Stories about the "No Fly" Lists

June 6, 2003
Stories about the "No Fly" Lists

In the wake of the 9/11 attacks, different government agencies created lists of suspected terrorists that should be prevented from flying.  These "no fly" lists quickly spread to private companies and other organizations.  

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Although it is important to have a watch list of suspected terrorists, no agency has taken responsibility for ensuring that these lists are accurate -- and that those people placed on the list by accident can be allowed to fly again. 

As a result, numerous innocent people have been prevented from flying because their name resembles a terrorist alias or some government error that put their name on the initial list.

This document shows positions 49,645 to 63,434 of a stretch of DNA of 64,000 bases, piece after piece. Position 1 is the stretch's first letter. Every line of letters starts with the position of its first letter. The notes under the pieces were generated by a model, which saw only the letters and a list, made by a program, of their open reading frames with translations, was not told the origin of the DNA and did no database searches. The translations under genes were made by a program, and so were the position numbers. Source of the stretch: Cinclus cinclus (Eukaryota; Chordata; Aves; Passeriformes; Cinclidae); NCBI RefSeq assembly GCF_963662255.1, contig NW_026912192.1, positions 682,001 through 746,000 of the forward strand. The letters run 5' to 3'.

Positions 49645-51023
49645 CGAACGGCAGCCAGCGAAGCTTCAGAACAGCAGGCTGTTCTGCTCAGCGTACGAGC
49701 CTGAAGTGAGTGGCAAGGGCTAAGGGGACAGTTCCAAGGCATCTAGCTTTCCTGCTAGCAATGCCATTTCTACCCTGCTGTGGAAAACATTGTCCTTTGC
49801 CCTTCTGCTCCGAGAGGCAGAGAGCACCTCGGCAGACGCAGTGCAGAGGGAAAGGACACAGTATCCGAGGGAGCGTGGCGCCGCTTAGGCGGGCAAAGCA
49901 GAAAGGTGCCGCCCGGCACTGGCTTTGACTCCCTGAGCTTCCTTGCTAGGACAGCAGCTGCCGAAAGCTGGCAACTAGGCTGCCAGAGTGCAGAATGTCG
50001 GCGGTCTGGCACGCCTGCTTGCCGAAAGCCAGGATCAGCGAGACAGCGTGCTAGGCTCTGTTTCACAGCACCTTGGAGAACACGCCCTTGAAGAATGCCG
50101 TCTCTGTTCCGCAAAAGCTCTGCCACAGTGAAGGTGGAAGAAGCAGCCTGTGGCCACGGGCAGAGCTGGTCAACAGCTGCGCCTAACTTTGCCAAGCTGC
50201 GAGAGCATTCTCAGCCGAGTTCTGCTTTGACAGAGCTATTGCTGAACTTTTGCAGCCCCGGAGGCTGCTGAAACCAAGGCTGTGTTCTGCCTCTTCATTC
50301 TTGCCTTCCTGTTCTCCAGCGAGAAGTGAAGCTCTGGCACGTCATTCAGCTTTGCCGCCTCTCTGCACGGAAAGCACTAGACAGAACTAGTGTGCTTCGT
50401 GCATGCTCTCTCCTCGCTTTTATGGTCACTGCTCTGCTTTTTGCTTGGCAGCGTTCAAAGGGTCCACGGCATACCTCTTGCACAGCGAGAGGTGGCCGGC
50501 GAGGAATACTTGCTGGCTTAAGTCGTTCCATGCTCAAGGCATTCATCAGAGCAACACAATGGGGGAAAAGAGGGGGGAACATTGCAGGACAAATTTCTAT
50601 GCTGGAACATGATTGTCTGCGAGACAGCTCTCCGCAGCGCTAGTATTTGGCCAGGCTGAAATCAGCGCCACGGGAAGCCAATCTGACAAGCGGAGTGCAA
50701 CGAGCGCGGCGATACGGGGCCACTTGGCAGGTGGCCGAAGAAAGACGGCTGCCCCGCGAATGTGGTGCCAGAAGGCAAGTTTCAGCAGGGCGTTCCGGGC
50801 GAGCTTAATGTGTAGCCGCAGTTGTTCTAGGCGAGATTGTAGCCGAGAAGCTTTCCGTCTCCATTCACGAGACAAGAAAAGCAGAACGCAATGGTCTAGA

Here is an example of the result of this national origin profiling and government error: 

  • A University of Texas graduate, Asif Iqbal who faced regular searches and interviews by law enforcement because his surname is common in Arab countries.         

These error-prone "No Fly" lists aren't making us any safer.  Instead of watching out for real terrorists, security agents are forced to spend their time dealing with people whose only crime is to have a name that resembles a suspected terrorist's name.

For more information on "No Fly" lists and other issues, please visit the ACLU's Keep America Safe and Free Campaign.  Please become a member of the ACLU and visit the Action Center to get active.  Freedom cannot defend itself.

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